Tone Mapping in Photography: HDR Effect

When creating HDR images one must be concerned with the HDR look. But what exactly is the HDR look? If one wants to be technical then the look is defined as a tone mapped look; an image that is the product of the merging of three or more bracketed exposures that is the result of tone mapping and not the merger alone.

So what! In reality, the HDR look is a creative look, the tone mapping that produces an image that resembles a traditional photograph but no longer looks like a traditional photograph. Colors are richer, more saturated. Edges are better defined and detail is clear across a wide tonal range. High levels of localized contrast along side richly detailed areas of shadow luminosity where tonal barriers are crossed to the point of surreal presentation.

Now one is coming close to a definition of the HDR look. It is recognizable if not definable; much like the definition of pornography when someone said, “I can’t quite define it but I know it when I see it.” the HDR image is clearly recognizable by all who see it.

Tone mapping software, especially Photomatix Pro, offers one a wide range of creative control. One may use controls to keep the image looking more natural, more realistic look, much like a single image shot or one may use controls to achieve what some have described as painterly, cartoonish, or surrealistic. In my own work, I tend toward creating the more surreal look which often prompts people to ask if I enhanced the colors. In fact, the rich saturation I achieve is the result of the HDR process and nothing more than that.

night street

photo by Jacob Surland

That being said, one must also realize that tone mapped images are rarely perfect, hence the need for a powerful image processor such as Photoshop.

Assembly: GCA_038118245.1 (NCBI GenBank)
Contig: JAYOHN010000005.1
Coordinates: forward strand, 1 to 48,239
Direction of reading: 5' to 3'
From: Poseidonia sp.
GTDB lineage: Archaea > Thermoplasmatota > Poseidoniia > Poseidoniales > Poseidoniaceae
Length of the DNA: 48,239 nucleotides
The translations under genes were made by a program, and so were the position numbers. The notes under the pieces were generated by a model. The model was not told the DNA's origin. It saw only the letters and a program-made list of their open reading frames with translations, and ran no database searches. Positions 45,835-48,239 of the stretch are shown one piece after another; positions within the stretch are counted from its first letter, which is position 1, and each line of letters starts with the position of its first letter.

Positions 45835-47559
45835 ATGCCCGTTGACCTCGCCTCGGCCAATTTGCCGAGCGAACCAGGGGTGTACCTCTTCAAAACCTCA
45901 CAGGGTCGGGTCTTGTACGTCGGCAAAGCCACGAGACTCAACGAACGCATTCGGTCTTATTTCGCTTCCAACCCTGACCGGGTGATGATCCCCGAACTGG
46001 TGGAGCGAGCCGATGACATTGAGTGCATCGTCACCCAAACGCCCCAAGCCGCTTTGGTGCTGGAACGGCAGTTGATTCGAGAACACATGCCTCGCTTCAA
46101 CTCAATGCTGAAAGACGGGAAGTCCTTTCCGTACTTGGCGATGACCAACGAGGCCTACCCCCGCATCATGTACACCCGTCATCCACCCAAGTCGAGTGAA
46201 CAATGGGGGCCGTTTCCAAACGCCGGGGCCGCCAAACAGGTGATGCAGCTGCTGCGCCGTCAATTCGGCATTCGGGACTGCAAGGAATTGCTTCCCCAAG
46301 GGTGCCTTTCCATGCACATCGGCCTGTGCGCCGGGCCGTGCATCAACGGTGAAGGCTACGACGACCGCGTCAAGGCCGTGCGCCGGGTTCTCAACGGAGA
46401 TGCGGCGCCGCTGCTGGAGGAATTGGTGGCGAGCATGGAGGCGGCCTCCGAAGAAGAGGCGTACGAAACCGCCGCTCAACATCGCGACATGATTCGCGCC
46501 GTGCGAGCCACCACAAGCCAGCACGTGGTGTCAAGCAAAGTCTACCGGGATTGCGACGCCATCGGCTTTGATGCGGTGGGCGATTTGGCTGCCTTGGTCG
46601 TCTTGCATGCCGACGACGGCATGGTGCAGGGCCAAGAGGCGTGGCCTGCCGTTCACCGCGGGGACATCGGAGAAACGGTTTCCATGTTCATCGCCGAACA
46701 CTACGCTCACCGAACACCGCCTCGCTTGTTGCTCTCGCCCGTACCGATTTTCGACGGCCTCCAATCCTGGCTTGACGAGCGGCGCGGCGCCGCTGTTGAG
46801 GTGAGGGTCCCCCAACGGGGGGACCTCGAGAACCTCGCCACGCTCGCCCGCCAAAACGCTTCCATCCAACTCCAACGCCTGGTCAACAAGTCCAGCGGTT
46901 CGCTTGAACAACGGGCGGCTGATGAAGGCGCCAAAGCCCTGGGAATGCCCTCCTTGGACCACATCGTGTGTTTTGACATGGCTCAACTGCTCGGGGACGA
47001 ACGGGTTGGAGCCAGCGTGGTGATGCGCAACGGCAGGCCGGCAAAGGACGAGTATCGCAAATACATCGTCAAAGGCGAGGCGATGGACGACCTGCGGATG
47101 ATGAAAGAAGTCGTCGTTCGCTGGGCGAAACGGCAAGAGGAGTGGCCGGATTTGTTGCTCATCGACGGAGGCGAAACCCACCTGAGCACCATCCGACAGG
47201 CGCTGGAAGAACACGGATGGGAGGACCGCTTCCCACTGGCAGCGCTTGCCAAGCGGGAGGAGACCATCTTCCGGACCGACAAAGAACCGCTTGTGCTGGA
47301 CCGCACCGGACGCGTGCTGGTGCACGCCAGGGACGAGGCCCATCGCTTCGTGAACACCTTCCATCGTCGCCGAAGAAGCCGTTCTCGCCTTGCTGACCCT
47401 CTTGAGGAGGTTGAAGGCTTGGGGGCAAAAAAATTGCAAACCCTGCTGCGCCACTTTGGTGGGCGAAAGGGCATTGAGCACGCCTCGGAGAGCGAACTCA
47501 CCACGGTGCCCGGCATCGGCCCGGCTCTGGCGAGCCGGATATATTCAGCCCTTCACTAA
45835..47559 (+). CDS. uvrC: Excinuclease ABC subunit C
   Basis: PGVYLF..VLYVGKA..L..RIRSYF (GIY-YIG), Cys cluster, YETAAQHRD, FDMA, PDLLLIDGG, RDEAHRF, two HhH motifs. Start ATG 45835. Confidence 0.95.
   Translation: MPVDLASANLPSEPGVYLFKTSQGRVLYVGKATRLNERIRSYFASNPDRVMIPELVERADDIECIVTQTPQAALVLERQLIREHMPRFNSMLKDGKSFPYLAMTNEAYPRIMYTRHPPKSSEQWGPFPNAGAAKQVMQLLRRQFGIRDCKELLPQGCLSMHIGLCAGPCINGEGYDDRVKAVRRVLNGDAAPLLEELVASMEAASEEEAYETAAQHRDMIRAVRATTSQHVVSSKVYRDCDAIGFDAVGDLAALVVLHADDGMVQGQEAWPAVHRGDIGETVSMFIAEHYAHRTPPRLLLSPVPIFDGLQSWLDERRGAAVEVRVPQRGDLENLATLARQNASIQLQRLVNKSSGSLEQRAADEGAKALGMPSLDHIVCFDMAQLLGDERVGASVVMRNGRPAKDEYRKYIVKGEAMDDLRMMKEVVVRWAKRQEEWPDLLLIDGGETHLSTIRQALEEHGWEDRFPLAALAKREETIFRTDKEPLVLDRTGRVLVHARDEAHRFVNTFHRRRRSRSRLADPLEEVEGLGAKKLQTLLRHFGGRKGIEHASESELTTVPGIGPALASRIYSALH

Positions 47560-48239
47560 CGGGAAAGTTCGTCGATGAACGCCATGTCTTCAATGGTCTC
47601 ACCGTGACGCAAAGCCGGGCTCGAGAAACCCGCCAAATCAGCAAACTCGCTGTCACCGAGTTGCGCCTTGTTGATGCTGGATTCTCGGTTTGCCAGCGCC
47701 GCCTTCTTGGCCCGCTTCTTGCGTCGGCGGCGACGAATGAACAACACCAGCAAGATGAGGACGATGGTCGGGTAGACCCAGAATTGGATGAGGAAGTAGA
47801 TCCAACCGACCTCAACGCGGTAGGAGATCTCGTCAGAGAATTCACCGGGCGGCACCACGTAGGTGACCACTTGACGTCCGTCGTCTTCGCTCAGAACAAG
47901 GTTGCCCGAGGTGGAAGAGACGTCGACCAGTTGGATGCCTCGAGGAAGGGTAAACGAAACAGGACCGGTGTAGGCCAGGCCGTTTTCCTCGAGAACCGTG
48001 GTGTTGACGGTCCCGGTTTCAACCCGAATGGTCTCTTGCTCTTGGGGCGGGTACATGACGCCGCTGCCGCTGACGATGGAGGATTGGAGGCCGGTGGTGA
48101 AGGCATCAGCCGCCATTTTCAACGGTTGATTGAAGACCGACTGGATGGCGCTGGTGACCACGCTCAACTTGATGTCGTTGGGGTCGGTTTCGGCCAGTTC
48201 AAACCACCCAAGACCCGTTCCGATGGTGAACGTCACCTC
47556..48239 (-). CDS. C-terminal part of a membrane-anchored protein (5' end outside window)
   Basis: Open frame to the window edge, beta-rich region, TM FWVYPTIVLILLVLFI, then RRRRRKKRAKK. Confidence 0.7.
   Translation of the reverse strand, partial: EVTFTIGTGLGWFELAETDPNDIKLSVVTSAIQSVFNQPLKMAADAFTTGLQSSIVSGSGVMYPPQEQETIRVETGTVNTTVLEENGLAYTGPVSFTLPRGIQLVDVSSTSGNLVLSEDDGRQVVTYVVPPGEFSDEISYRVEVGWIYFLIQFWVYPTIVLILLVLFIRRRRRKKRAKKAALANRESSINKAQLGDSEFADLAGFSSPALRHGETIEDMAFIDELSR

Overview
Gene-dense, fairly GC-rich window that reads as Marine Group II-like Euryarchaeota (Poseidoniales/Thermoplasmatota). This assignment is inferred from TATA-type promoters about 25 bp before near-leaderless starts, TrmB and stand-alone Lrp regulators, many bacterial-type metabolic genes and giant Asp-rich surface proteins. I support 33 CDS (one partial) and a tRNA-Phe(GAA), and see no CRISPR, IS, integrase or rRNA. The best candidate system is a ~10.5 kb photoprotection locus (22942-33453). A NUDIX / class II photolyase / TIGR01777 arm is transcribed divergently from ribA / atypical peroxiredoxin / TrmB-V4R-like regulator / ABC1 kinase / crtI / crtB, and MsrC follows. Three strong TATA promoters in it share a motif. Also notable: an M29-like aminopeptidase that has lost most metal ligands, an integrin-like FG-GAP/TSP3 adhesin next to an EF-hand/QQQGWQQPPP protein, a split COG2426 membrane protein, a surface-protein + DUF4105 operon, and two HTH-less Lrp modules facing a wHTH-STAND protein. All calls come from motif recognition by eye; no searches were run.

Tone mapped images may look flat, may lack overall contrast, and often suffer from ghosting, halos and other artifacts. Depending on the amount of a surreal look one wants to achieve, the first step in adjusting the final image file is to use curves to enhance contrast. The S-curve that appears over the histogram in Photomatix is a simple adjustment that adds contrast to a flat image. One must be careful to not go overboard in making curve adjustments. I like to do curves adjustments on a separate layer so I can also take advantage of masking, blending and opacity adjustments separately. The object of the curve adjustment is to preserve highlights and shadow detail while boosting the contrast of the midtones.

sunset tone mapped

photo by Peter Lee

You will notice a significant improvement in the appearance of your tone mapped image with the application of just a slight S-curve adjustment. There are other ways to creatively approach your HDR imagery. But I will save some of those for a later post.

About the Author:
Roger Passman is an award winning professional photographer located in Northern Illinois (rogerpassmanphotography dot net). He often leads creative photo workshops designed for beginning through intermediate amateur photographers.

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2 Comments

  1. “Colors [sic] are richer, more saturated”

    Not always.

    “where tonal barriers are crossed to the point of surreal presentation.”

    In 10% of good HDRs and 99% of bad HDRs. Speaking of which, you’ve managed to pick two very poor examples of HDR, especially that second shot; over-saturated and poorly composed. I’m sorry to say that it’s articles like this that give HDR a bad name.

  2. Tiberman Sajiwan Ramyead says:

    This is my definition of HDR: A final image which is very close to what the eye actually saw. No more, no less. About the surreal, this is purely the result of being carried way during the tone mapping. Still, I suppose its legitimate to have such fun; so long as the shot is yours, and is not awaited by a serious client who is paying big money.

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